I’m a huge believer in Amazon, especially since hundreds of its 110,000 employees work at the huge distribution center here. When CEO Jeff Bezos recently announced the giant distribution company would one day employ drones to deliver packages, I thought it was great, although his scientists obviously know very little about the dogs that prowl in my neighborhood.
Now comes a story in the Wall Street Journal that one of Amazon’s most innovative tools in hiring people are the “bar raisers” who actually hire the upper-level employees at the vast chain of logistics, tablet manufacturing, and television production centers located in about half of our United States. A bar-raiser is an Amazon employee who, in addition to his regular job, interviews potential candidates – after the hiring process begins -- and screens out anyone who might be a misfit.
What is unbelievable is that the vetting process is all voluntary. A bar raiser does his or her job and then, for no additional pay, interviews a candidate for two to three hours in an effort to assure Amazon is getting a quality person who will fit in and become a long-term employee. “We want to be as objective and scientific in our hiring as possible,” Susan Harker, the vice president of global talent acquisition, told the reporters, and explained the bar-raisers often find out things previous interviews did not disclose.
Further, a bar-raiser can veto any candidate without question, even if the potential employee doesn’t work in their field of expertise. The “upside” is that a good bar-raiser is in a position for speedier promotions but some employees decline the role, saying time constraints and the fact there are so many applicants is too big a headache.
Last year Amazon added 30,000 new employees and has more than tripled its workforce in the last three years. While 75 percent of the workforce is warehouse jobs where the hiring process is more streamlined, the top 25 percent of its heady employees are almost all subject to bar-raisers because Amazon’s technology and development centers, for instance, require some of the best and brightest minds in America.
The story quoted John Vlasrelica, a former human resources executive who now owns his own company. “You want someone who can adapt to new roles in the company, not just someone who can fill a role that is vacant. It can be an expensive process because it takes so long, but think of how expensive it is to hire the wrong person.”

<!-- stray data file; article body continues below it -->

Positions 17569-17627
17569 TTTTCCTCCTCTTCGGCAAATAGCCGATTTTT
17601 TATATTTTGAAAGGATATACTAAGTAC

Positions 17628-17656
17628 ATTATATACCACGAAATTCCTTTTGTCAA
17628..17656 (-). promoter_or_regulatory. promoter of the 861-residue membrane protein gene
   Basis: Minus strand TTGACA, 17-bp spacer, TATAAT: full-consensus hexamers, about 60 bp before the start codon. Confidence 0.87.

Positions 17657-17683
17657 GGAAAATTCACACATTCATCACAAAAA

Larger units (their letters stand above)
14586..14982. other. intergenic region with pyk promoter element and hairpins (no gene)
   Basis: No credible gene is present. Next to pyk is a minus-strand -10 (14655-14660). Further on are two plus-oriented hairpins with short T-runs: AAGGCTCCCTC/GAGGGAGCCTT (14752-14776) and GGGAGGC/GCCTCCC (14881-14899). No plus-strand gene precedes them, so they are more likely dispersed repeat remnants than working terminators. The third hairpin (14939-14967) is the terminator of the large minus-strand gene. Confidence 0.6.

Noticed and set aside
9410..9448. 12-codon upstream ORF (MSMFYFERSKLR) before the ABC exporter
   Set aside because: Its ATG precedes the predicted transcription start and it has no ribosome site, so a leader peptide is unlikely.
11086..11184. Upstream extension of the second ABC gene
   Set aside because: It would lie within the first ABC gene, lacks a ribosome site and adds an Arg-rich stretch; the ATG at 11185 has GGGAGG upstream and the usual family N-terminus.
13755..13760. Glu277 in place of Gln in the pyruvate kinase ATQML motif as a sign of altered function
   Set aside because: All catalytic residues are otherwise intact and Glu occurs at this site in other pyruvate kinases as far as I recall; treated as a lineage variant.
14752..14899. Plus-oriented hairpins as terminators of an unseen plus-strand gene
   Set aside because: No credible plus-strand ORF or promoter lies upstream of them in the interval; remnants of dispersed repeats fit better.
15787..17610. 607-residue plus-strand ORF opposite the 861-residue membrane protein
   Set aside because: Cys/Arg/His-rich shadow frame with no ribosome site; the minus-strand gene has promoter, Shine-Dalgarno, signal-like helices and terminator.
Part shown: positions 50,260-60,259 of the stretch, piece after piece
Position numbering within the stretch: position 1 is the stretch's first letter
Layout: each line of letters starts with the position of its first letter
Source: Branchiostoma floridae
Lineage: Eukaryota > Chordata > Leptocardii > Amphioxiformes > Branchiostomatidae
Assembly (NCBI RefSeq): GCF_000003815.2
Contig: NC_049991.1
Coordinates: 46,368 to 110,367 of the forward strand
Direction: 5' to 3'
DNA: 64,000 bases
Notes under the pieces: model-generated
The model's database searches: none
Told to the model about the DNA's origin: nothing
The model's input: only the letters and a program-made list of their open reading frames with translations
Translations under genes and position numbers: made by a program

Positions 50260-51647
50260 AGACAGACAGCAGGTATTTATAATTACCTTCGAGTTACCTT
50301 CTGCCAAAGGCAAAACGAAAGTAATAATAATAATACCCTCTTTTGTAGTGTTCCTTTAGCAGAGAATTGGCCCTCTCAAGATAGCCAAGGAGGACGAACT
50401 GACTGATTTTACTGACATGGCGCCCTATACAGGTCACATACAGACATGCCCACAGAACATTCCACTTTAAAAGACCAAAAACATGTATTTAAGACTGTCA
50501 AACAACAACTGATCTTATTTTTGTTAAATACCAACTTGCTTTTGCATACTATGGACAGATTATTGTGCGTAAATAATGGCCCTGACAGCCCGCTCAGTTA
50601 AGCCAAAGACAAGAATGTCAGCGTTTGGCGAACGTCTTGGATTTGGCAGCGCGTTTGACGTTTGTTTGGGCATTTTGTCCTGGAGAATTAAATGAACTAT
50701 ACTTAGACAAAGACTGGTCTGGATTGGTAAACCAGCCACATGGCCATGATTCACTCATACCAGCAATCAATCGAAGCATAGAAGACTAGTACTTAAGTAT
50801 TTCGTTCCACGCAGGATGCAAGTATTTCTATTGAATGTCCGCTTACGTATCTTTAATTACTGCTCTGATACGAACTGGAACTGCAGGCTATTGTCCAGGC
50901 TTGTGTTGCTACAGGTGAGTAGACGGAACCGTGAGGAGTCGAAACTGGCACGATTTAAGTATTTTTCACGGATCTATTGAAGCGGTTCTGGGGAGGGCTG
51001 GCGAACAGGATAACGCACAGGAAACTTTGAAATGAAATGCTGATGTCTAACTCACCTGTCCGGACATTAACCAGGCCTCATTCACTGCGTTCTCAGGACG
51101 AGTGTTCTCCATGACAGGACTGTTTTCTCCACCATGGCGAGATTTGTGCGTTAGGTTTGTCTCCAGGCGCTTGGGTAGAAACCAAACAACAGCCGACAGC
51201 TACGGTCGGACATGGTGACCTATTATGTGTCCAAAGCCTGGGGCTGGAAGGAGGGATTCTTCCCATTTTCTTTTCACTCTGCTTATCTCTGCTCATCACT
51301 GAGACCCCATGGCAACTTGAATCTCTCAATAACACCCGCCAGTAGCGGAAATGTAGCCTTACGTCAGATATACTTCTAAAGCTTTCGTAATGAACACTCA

The Amazon “process” calls for the bar-raisers to not “just hire the best they see; they are willing to keep looking for the right talent.” That is why Amazon interviewed about 75,000 people to make 30,000 top-tier hires.
John Sullivan, a professor at San Francisco State, told WSJ that the rigid interview process signals Amazon is a demanding place to work with a lot of pressure. “If a job seeker feels like they want to run away from the building screaming after the interview, that’s probably a good sign they don’t belong there.”
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AS EXPECTED, DENNIS Rodman apologized profusely for his idiotic tirade in an interview that took place during his “basketball diplomacy” in North Korea. He said he was sorry he “embarrassed so many people,” but the truth is the clown has been an embarrassment for most of his life. "I take full responsibility for my actions. It had been a very stressful day. Some of my teammates were leaving because of pressure from their families and business associates. My dream of basketball diplomacy was quickly falling apart. I had been drinking. It's not an excuse but by the time the interview happened I was upset. I was overwhelmed. It's not an excuse, it's just the truth.” And that is why America’s news media should totally ignore the one they call “The Worm.”
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FORMER VOL CARL PICKENS, who was somewhat of a troublemaker at the University of Tennessee before he played nine years with the Cincinnati Bengals, was found hiding in his attic on Sunday when police officers arrested him on charges of domestic violence in Gwinnett County near Atlanta. He last played in 2000 with the Tennessee Titans. Pickens was released on a $2,000 bond.
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A TROUBLESOME ANALYSIS on CNN says a survey of 21 colleges revealed 7 to 15 percent of athletes admitted to big-time universities cannot read at the college level when they are recruited and enter school. In records submitted by the University of Georgia, for instance, 7.5 percent of the athletes scored below 400 on the reading portions of the SAT exam, including 22 football players. At Clemson 15 percent were not “college literate” when they enrolled in school.
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STATE REP. SHERRY JONES (D-Nashville) will introduce a bill in the Tennessee legislature soon that will authorize prescription sales of marijuana in the Volunteer state. Other states are allowing medicinal marijuana, too. “It is just simply a matter of being rational and compassionate,” she said, “It would apply to only the most severely debilitated people … children suffering a hundred seizures a day, people on chemotherapy, people with multiple sclerosis … people with a plethora of diseases.”
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HOW ABOUT GABRIELLE Giffords, the former Congresswoman from Arizona? To celebrate the three-year anniversary from when she was severely shot and six others were killed outside a grocery store by a madman, she went sky-diving on Thursday and told the Today show she hasn’t ruled out running for office again.